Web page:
What My Daughter Taught Me About The Future Of Technology
Microsoft's storyteller, Steve Clayton, weaves a tale about what he has been able to learn from his own child's explorations of new technologies.
I’ve been telling a story lately (apt given my job title is storyteller) about the use of changing landscape of technology in which our children are growing up. My first glimpses at technology as a child were things like huge VHS video recorders and the never ending comedy of coming up with rude words by typing numbers in to a calculator and turning it upside down. The first PC that entered our household ran at 8Mhz and had a 40mb hard disk – I remember writing COBOL programs on that machine for my computer studies class at age 15. Tedious stuff.
Obviously things have moved on and the last 6 months have been a real eye opener in to how the next generation will use, and expect to use technology. In fact they probably won’t think of it as technology and will show far less amazement than my generation did as we held gleaming CD’s in our hands and sent text messages to friends across the world. The next generation will just assume technology is there, much like we do with electricity and they’ll find it far less quirky than they find their parents I expect.
This generational shift has been brought home to me in the last 6 months. As my family and I have settled in to our new home in the US, we’ve become even more connected than we were in the UK. Services such as Netflix have been a welcome complement to the 500 channels (but nothing on) of cable TV and with a 2 year old in the house, the vast catalogue of Barney is a godsend. This leads to my recent story: a few weeks ago my wife was cooking in the kitchen and asked me to turn off Barney as dinner was about to arrive on the table. We stream Netflix from our Xbox so I reached for the controller to hit the Green A button and pause the stream. Crap – the batteries in the controller had expired and I was getting increasing demands to turn that “noise” off. I was about to go in search of two new double A batteries and then remembered I had Kinect hooked up. I simply said “Xbox, pause” and silence descended as Netflix duly responded and paused the stream. My daughter looked up at me, no doubt impressed at my ability to control technology far better than I can control her…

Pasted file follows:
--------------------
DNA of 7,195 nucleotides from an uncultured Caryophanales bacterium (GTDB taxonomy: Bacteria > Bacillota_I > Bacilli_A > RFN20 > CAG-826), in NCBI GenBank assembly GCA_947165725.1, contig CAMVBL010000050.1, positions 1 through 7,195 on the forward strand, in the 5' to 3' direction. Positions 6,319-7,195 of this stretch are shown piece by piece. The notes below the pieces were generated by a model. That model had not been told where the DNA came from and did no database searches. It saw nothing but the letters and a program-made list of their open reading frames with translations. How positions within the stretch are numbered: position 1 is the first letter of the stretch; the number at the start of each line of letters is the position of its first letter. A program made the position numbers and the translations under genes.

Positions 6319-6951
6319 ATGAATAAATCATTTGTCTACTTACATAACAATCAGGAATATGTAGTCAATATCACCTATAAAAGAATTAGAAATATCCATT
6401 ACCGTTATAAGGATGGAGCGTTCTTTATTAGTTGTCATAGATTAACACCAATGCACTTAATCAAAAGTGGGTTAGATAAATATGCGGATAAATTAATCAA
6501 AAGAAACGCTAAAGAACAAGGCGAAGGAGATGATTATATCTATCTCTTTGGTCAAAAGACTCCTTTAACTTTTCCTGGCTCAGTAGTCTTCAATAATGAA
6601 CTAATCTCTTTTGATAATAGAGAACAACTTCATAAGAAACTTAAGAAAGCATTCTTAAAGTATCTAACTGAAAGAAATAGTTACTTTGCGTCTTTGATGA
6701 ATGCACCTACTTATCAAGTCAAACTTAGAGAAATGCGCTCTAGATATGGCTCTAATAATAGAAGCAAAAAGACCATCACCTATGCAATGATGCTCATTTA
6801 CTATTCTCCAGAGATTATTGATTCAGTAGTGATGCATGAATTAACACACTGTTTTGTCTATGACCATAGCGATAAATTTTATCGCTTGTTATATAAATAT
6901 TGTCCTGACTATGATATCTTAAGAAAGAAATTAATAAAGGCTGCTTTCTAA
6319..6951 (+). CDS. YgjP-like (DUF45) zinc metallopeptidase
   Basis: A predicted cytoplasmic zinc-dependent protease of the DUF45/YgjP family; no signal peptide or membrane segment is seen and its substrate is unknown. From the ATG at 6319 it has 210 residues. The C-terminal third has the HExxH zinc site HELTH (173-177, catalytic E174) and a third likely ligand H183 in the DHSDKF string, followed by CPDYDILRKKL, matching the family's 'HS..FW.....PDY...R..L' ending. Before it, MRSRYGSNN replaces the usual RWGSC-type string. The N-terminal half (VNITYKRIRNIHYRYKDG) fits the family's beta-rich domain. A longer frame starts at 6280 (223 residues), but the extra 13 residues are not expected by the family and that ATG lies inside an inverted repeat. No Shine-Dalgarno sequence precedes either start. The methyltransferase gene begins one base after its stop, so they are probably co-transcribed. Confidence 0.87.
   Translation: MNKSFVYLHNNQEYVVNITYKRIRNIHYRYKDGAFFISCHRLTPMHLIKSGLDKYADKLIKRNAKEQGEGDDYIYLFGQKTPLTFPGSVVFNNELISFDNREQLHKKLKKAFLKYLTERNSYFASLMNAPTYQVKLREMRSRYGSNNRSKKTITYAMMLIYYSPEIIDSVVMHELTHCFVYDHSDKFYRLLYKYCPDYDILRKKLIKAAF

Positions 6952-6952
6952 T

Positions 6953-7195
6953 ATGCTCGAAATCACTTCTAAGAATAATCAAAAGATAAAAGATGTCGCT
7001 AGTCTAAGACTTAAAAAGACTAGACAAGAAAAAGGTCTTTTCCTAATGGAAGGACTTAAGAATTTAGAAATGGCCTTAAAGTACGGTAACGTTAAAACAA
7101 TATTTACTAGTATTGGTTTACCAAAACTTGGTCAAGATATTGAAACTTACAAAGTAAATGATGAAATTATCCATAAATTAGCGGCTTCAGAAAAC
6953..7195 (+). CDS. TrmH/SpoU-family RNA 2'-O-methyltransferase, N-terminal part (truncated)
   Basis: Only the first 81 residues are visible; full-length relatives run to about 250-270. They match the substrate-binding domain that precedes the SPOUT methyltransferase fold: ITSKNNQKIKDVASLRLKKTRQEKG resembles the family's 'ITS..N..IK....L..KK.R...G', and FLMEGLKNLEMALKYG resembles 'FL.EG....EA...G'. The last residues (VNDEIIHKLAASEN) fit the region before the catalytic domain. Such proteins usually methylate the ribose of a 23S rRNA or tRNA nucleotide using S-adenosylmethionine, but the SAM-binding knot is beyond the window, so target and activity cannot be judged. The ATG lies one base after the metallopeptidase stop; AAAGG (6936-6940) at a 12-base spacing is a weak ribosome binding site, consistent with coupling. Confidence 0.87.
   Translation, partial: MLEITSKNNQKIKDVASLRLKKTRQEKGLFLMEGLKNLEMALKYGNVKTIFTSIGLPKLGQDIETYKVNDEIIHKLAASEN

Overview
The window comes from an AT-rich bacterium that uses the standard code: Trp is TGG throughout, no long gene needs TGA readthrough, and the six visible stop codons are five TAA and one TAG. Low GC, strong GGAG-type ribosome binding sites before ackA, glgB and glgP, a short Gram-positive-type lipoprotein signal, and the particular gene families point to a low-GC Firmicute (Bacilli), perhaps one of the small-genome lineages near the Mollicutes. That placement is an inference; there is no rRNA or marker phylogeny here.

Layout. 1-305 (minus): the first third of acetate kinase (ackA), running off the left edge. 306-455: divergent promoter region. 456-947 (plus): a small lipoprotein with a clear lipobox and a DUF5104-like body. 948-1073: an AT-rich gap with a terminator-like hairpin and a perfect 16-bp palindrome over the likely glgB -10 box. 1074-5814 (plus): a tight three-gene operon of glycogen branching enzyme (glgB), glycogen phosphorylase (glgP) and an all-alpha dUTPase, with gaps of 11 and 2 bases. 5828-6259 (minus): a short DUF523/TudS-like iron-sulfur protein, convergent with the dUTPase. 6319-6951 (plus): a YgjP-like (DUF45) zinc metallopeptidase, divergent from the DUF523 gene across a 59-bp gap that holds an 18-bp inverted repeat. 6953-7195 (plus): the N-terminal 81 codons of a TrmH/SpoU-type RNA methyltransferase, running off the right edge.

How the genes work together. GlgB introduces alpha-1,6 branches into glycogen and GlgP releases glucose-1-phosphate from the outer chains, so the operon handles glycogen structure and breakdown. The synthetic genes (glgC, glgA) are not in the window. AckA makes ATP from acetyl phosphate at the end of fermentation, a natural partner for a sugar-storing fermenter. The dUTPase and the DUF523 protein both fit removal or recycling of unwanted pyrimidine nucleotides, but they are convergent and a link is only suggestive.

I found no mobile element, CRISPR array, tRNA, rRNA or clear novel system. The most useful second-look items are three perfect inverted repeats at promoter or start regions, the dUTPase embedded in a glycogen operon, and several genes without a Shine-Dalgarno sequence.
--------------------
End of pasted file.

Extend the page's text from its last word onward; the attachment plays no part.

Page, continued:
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Originally published on the Next at Microsoft blog, republished with kind permission.
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